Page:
Poll: Do you hold a professional indemnity and liability insurance?
Thread poster: ProZ.com Staff

ProZ.com Staff
Local time: 23:45
SITE STAFF
Sep 25, 2009

This forum topic is for the discussion of the poll question "Do you hold a professional indemnity and liability insurance?".

This poll was originally submitted by Maria Labaronnie

View the poll here

A forum topic will appear each time a new poll is run. For more information, see: http://proz.com/topic/33629


 

Michael Harris  Identity Verified
Germany
Local time: 08:45
Member (2006)
German to English
Had been considering it Sep 25, 2009

but in Germany, you have to be a member of a certain associations.

 

Interlangue (X)
Angola
Local time: 08:45
English to French
+ ...
Same question Sep 25, 2009

Have not cancelled my insurance since last time this question was asked - last year or 2 years ago.

[Modifié le 2009-09-25 08:42 GMT]


 

Henry Hinds  Identity Verified
United States
Local time: 00:45
English to Spanish
+ ...
Any Cases? Sep 25, 2009

Every time I see this subject come up I always ask if anyone knows of any cases where a translator has actually been sued or become subject to any kind of professional liability.

So far not a single documented case has been mentioned. I ask again.

It would appear that liability insurance for translators is totally unnecessary. Right or wrong?


 

Maria Isabel Pazos Gómez  Identity Verified
Germany
Local time: 08:45
Member (2007)
German to Spanish
+ ...
yes Sep 25, 2009

Michael Harris wrote:

but in Germany, you have to be a member of a certain associations.

... and NO, you don´t.

I got a private insurence through a big insurance company.


Mabel


 

Lesley Clarke  Identity Verified
Mexico
Local time: 01:45
Spanish to English
I agree with Henry Sep 25, 2009

Is this a real or imagined risk?

 

Maria Labaronnie  Identity Verified
Argentina
Local time: 03:45
English to Spanish
+ ...
I don't know... Sep 25, 2009

Henry Hinds wrote:

Every time I see this subject come up I always ask if anyone knows of any cases where a translator has actually been sued or become subject to any kind of professional liability.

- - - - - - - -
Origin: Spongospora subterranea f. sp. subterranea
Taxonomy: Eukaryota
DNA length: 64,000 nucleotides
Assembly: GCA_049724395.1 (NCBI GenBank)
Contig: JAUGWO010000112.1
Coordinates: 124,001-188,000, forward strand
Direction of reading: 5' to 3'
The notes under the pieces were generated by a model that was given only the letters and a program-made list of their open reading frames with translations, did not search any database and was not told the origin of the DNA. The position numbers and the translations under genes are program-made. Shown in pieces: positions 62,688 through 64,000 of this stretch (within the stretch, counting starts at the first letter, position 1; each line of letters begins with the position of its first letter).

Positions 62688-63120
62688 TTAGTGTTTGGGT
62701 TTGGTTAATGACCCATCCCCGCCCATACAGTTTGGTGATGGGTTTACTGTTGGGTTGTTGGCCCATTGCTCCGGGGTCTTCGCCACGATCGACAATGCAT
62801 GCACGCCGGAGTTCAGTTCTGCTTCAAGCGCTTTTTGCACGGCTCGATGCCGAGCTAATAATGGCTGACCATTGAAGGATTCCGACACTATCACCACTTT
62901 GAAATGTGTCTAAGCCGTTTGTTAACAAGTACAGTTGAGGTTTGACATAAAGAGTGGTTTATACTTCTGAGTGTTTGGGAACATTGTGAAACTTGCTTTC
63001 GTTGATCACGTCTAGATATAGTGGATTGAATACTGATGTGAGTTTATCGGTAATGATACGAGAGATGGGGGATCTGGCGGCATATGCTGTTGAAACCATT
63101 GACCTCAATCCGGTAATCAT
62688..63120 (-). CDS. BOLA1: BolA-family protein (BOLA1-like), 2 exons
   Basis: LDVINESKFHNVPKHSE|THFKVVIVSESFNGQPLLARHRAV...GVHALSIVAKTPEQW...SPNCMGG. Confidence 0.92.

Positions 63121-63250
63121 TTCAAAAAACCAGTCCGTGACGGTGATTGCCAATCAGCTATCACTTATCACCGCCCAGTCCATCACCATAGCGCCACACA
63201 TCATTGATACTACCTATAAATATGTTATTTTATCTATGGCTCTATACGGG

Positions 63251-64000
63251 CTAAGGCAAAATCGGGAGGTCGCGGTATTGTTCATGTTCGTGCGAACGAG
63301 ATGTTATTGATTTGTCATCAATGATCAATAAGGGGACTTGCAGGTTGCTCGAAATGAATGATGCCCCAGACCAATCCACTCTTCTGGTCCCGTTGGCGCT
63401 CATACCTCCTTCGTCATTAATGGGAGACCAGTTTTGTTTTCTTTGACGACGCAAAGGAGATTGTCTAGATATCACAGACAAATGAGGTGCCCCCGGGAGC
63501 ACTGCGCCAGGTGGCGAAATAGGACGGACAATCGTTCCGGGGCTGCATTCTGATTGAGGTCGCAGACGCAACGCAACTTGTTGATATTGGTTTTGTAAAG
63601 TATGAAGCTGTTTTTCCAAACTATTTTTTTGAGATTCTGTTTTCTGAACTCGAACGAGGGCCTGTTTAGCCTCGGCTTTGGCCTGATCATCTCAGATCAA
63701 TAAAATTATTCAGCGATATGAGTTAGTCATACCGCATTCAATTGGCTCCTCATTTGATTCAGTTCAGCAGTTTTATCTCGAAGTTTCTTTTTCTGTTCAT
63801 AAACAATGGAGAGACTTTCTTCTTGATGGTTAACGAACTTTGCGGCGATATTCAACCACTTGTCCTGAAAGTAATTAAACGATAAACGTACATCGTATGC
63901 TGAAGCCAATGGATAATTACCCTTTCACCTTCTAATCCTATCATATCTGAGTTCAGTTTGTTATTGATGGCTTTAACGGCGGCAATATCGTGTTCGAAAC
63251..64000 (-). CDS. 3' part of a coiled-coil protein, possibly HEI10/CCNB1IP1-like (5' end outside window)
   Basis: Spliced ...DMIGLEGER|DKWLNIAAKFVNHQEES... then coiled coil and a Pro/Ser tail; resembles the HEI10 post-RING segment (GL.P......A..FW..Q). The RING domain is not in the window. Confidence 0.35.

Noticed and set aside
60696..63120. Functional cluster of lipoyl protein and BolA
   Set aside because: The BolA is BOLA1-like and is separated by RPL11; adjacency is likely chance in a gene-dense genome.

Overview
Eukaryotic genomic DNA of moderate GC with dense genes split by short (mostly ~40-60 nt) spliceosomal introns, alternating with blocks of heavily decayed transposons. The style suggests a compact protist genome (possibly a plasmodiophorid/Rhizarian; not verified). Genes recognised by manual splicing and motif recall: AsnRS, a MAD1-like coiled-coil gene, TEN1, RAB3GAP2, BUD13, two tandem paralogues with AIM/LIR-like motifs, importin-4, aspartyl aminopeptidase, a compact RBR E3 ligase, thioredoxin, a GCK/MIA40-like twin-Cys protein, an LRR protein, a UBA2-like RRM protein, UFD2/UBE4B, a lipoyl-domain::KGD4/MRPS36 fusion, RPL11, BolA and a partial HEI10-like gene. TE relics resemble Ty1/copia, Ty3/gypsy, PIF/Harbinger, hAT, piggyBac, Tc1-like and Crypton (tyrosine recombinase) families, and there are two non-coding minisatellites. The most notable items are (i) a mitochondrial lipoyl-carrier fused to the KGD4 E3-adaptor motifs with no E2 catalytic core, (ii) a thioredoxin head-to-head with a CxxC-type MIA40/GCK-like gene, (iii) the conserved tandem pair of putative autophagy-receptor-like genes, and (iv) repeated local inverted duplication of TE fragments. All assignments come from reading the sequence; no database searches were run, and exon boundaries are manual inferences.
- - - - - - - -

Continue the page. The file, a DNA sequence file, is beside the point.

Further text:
So far not a single documented case has been mentioned. I ask again.

It would appear that liability insurance for translators is totally unnecessary. Right or wrong?




if it's right or wrong...
...but I was curious because, like you, I haven't heard of any translator being sued.
However, I see an increasing number of agencies (mainly from the UK) asking for this insurance as a requirement.

Regards,
María


 

Tim Drayton  Identity Verified
Cyprus
Local time: 09:45
Turkish to English
+ ...
No Sep 25, 2009

I have enquired but it appears to be unavailable in Cyprus.

 

Simon Bruni  Identity Verified
United Kingdom
Local time: 07:45
Member (2009)
Spanish to English
Suing Sep 25, 2009

I suspect we take a lot more legal action than is taken against us, as vulnerable as we are to bad or non-payers. A quick internet search reveals little evidence of translators being sued.

Here's to not getting sued and not giving insurance companies our hard-earned lolly.

Simon


 

Christine Andersen  Identity Verified
Denmark
Local time: 08:45
Member (2003)
Danish to English
+ ...
Mine is part of a package Sep 25, 2009

Mine is part of an insurance package that covers a lot of things that I hope will never happen to me... But it means my husband and I sleep a little better at night. (He is the IT-man and economist in the household!)

The policy will replace my computers and quite a lot of software, dictionaries etc. and cover my loss of earnings for a short period while I start up again after fire, computer breakdown, viruses, loss or damage to clients' property, theft... that sort of thing.

Flooding is a joke where our house is, halfway up a hill, but you never know.

And if I do make a technically minor mistake that costs a client a lot of money, then I am covered to pay a fair amount of compensation if I am sued.

It is not that expensive either...

icon_smile.gif

[Edited at 2009-09-25 19:57 GMT]


 

Ravshan
Uzbekistan
Local time: 11:45
English to Uzbek
+ ...
Not really... Sep 25, 2009

We do not have such kind of insurance in our country.